This is Kitechs 72nd scale offering which looks to be quite similar to a Hobby Craft kit which was released some time ago.
This is my first Kitech kit and I was quite surprised at the quality which was offered considering how cheap the kit was. The sprues are free from flash and the is some nicely done surface detailing which comes out very nicely.
A few of the parts are very basic and look out of scale (like the engine exhausts) however it would have to be said that the kit still offers good value for the price. Two decal options are included; one for the US and the other for a Canadian aircraft, decals were printed reasonably well and went down with no problems.
I should mention that the clear parts on my kit were horrid, there were covered in some kind of glue-type film which made them look like splotchy smoked glass.
Because this was a cheaper kit I figured it would be a good candidate to try and cover with kitchen foil. My previous attempt was a F-100 which didn't quite turn out as good as I hoped but I did learn a few things and was keen for another crack at it.
Using kitchen foil to cover a (even small 1/72 scale) kitset takes a long time, a really really long time so it's best to have this one on the shelf so you can pull it down and apply a few panels when you feel up to it. I would say it took me around 5 hours total to foil this kit, which was spread over a week.
I use Microscale's Metal Foil Adhesive which looks like a white glue that dries reasonably quickly, I haven't tried any other glue out there as I've had good results with this stuff.
I've found the easiest way to foil an aircraft is not to apply the glue to the foil first, but apply it to the kit.
I spread a (very) thin layer of the glue over one panel of the kit then brush until there is a thin and even layer of glue, there should be no brush marks. Then wait 20seconds or so for the glue to dry at which time it essentially dissappears and makes the surface tacky.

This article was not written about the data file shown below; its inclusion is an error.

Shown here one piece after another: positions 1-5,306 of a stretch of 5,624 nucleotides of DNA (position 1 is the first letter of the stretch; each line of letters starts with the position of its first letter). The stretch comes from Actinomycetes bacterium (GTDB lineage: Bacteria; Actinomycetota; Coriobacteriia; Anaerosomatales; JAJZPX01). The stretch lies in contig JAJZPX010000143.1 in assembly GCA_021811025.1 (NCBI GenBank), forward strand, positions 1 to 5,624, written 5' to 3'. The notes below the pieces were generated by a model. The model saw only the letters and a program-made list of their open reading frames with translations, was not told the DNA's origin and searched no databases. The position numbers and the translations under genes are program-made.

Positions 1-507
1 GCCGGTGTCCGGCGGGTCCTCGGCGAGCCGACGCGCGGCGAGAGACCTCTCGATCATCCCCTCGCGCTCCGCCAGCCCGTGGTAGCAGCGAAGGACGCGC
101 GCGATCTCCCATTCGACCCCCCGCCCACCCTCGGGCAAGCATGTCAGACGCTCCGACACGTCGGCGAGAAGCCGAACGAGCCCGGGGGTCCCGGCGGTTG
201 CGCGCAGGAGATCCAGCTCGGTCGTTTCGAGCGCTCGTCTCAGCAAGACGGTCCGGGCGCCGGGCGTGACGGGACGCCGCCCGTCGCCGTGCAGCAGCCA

Then I cut out a section of foil slightly larger than the panel that it's going to cover and place it down on gently on the panel. Using a Q-tip I think work from the center of the panel and gently work the foil down so that it covers the panel and starts to sit in the panel lines. Once the foil is stuck on the panel I use a new blade and gently trim off the remaining foil, this part is made a lot easier due to the glue being placed on the kit panel rather than on the foil. Because we're trimming the foil on the panel lines there are also no visible cut lines in the foil.
It's best to start on the bottom of the wings where you should have a few nice panels to learn on which are not going to be that visible. Thinking forward will also help. Sections with nasty curves (like engine cowling) take a bit more work, I found it's best to either cut the foil as it's being applied to the surface, or cut small sections and apply them individually.
Don't worry too much about pushing the foil into the panel lines at this stage, it's best to wait until the next day when the glue has fully dried then using a toothpick to pick out the panel details. I found that burnishing the panel details right after placing the foil can cause air bubbles and all sorts of other issues.
I also applied the foil shiny side down on a few panels and control surfaces which made it look a little more interesting.
By the time I'd completed all that foiling I wasn't so keen on doing a whole lot of finishing so I was pleased to find that there were only a few decals to apply. The decals went down with no troubles at all, mostly due to the smooth surface of the foil I should think.
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